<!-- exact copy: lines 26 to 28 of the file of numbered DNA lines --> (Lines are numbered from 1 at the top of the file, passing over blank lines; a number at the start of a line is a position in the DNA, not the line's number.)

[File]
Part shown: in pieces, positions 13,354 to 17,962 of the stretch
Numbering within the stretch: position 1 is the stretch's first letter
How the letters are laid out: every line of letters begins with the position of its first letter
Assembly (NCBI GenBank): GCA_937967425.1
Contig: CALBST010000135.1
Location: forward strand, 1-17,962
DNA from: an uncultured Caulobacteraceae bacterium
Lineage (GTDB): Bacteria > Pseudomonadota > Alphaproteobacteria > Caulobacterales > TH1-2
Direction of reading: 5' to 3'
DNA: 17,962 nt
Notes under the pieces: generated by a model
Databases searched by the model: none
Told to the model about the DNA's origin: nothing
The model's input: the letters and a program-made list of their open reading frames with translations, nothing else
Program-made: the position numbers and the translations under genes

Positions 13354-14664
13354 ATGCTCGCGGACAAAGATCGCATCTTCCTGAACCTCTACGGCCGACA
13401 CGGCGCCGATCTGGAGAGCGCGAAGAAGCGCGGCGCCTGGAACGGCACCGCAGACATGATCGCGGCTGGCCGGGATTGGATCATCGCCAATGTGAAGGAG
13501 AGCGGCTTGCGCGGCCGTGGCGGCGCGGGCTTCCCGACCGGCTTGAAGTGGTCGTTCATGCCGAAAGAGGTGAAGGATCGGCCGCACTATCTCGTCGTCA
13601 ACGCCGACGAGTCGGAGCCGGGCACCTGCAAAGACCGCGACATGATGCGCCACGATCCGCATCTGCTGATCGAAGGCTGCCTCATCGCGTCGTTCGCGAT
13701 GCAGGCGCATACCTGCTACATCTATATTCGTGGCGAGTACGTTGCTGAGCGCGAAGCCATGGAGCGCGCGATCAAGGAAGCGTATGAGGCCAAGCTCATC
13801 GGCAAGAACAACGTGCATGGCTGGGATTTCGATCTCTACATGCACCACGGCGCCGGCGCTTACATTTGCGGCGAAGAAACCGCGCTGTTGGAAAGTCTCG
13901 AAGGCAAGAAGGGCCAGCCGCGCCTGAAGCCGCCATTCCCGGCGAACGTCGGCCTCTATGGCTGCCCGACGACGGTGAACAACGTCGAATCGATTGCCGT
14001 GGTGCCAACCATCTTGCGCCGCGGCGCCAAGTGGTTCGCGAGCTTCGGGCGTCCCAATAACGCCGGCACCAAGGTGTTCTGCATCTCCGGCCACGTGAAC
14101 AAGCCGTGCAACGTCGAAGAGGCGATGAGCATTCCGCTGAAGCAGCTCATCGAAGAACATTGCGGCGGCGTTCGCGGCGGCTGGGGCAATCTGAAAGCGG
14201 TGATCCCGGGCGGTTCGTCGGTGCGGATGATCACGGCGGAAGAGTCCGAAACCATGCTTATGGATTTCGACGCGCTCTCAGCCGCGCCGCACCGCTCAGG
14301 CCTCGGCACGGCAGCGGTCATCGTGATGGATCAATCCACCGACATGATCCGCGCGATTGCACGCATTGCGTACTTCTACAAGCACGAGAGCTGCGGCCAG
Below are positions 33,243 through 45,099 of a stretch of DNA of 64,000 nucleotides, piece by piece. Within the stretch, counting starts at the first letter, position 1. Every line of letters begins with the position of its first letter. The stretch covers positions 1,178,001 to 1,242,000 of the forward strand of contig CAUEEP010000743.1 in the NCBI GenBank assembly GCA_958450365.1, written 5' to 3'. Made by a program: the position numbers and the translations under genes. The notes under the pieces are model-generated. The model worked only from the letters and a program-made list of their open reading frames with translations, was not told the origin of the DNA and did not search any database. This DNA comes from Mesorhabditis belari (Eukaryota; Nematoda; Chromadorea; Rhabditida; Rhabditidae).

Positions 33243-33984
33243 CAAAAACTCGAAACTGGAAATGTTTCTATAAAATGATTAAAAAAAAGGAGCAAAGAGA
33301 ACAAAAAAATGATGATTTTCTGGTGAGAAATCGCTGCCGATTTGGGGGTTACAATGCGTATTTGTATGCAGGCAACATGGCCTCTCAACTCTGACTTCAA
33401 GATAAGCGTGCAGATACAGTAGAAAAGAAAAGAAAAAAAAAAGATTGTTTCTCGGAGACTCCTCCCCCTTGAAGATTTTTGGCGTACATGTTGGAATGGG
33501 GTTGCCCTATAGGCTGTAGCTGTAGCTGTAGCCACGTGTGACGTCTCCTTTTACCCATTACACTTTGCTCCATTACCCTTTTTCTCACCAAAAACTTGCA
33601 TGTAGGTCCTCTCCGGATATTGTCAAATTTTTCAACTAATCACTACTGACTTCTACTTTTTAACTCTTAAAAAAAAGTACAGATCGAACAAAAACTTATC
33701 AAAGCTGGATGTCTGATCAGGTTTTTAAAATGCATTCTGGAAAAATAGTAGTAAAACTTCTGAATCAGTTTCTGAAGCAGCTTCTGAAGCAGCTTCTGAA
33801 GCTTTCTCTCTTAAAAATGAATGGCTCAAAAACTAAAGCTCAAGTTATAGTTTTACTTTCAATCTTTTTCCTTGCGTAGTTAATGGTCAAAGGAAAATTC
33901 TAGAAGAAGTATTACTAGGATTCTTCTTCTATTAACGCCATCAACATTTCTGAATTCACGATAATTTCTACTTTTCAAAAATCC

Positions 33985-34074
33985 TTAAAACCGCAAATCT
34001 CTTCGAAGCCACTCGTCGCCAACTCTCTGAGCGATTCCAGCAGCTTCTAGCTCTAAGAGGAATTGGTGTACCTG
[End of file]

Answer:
14201 TGATCCCGGGCGGTTCGTCGGTGCGGATGATCACGGCGGAAGAGTCCGAAACCATGCTTATGGATTTCGACGCGCTCTCAGCCGCGCCGCACCGCTCAGG
14301 CCTCGGCACGGCAGCGGTCATCGTGATGGATCAATCCACCGACATGATCCGCGCGATTGCACGCATTGCGTACTTCTACAAGCACGAGAGCTGCGGCCAG
Below are positions 33,243 through 45,099 of a stretch of DNA of 64,000 nucleotides, piece by piece. Within the stretch, counting starts at the first letter, position 1. Every line of letters begins with the position of its first letter. The stretch covers positions 1,178,001 to 1,242,000 of the forward strand of contig CAUEEP010000743.1 in the NCBI GenBank assembly GCA_958450365.1, written 5' to 3'. Made by a program: the position numbers and the translations under genes. The notes under the pieces are model-generated. The model worked only from the letters and a program-made list of their open reading frames with translations, was not told the origin of the DNA and did not search any database. This DNA comes from Mesorhabditis belari (Eukaryota; Nematoda; Chromadorea; Rhabditida; Rhabditidae).